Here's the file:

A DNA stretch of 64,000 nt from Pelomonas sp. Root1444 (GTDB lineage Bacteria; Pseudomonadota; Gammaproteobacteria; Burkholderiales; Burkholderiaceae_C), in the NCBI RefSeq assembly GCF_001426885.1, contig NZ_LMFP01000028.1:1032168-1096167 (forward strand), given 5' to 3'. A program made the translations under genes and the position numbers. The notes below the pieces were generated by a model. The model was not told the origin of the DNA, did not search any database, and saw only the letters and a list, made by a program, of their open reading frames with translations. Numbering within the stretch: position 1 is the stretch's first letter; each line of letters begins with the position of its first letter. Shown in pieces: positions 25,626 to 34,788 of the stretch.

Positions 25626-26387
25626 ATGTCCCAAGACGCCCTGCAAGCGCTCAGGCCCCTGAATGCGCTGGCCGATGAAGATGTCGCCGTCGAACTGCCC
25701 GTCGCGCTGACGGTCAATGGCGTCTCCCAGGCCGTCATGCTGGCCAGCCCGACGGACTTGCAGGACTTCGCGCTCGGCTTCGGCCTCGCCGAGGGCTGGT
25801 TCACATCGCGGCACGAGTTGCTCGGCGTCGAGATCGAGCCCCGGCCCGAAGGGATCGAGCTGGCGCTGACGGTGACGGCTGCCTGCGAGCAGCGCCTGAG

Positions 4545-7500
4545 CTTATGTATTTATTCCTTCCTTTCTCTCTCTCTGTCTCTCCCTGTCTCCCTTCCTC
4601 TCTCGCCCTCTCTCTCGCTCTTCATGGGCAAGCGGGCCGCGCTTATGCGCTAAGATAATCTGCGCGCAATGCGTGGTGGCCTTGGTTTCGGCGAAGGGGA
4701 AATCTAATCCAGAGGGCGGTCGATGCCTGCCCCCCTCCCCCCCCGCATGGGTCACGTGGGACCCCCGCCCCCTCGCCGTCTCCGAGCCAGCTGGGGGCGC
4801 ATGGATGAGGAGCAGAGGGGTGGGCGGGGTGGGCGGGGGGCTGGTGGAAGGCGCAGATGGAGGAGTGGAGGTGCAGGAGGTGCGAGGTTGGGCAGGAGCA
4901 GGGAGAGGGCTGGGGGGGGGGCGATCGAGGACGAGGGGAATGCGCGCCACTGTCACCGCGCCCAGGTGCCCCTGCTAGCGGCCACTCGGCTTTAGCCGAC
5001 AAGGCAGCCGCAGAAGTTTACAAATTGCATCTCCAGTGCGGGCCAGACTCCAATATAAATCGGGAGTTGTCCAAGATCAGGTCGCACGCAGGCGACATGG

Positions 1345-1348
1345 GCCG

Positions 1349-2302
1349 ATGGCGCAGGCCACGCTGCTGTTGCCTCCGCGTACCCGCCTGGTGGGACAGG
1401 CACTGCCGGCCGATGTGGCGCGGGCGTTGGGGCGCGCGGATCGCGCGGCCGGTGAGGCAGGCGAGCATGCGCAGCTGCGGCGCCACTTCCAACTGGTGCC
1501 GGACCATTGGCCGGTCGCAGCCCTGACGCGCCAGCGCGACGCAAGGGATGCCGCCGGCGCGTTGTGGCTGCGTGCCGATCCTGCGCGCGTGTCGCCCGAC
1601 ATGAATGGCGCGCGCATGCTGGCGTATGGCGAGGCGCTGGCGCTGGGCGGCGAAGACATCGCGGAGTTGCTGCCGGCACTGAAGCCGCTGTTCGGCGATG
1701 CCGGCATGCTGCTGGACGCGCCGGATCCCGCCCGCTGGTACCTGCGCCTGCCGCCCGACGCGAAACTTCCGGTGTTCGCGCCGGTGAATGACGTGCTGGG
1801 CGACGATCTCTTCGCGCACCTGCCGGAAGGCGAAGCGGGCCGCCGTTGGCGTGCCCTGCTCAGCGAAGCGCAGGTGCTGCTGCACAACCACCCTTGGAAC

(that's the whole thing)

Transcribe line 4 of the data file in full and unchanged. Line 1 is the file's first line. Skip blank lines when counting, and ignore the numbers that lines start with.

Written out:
25701 GTCGCGCTGACGGTCAATGGCGTCTCCCAGGCCGTCATGCTGGCCAGCCCGACGGACTTGCAGGACTTCGCGCTCGGCTTCGGCCTCGCCGAGGGCTGGT